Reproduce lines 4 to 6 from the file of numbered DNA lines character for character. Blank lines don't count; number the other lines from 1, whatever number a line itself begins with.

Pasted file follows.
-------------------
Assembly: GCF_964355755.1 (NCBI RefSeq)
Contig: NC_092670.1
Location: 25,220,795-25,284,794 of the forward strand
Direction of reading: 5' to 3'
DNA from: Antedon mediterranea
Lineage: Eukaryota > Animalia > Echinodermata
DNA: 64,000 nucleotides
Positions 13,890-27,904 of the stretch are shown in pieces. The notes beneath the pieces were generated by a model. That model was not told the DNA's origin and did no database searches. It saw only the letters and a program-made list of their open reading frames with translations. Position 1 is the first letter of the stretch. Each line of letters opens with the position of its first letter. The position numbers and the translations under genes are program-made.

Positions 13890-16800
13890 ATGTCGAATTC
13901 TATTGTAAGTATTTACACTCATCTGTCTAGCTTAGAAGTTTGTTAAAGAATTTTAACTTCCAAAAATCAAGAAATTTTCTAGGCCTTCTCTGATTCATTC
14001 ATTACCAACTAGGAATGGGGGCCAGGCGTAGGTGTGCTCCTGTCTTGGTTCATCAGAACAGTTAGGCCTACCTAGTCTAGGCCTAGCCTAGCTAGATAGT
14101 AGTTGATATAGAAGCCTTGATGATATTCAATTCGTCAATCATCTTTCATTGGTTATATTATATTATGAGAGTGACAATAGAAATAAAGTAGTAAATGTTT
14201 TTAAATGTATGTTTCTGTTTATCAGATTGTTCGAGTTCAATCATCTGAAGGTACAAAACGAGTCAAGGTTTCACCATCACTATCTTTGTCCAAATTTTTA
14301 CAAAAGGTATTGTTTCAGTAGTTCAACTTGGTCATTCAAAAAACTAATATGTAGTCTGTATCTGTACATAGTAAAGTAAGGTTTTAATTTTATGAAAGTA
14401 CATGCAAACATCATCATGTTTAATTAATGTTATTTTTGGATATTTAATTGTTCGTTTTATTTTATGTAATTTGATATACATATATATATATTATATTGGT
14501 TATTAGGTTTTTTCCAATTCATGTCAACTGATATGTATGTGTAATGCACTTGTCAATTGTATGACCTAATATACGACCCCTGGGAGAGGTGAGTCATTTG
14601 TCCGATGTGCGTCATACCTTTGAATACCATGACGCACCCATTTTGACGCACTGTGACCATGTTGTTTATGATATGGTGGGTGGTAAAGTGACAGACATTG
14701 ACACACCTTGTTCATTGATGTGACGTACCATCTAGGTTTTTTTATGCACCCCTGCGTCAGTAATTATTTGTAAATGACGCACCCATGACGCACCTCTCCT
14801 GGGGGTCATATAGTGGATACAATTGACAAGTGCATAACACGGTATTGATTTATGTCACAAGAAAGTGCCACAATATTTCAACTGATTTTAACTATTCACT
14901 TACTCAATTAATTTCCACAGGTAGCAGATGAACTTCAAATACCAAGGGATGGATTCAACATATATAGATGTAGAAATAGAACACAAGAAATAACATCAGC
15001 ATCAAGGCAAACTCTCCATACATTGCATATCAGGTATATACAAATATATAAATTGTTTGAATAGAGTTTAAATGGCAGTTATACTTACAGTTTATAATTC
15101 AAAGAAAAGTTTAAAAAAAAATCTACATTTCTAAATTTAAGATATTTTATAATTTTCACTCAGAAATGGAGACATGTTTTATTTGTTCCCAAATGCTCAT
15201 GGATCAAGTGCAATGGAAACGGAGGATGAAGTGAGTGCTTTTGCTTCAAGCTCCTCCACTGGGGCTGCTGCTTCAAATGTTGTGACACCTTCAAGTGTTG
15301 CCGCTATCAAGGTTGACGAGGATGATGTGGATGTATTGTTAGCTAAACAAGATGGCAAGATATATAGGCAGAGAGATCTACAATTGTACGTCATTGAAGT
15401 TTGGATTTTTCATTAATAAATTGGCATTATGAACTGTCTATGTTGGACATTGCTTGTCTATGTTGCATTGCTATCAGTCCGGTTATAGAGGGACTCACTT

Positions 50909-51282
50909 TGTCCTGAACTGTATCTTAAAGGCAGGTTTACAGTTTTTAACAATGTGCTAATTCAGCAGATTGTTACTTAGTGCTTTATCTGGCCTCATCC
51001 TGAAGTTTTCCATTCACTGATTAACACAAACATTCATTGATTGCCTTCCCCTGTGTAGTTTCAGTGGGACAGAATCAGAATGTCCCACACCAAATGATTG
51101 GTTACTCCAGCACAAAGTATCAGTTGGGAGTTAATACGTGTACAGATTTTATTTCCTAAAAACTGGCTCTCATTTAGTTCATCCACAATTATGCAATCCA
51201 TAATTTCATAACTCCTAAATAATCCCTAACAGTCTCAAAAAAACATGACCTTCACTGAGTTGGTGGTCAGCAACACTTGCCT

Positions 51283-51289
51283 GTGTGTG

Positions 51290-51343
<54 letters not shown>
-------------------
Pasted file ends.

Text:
Direction of reading: 5' to 3'
DNA from: Antedon mediterranea
Lineage: Eukaryota > Animalia > Echinodermata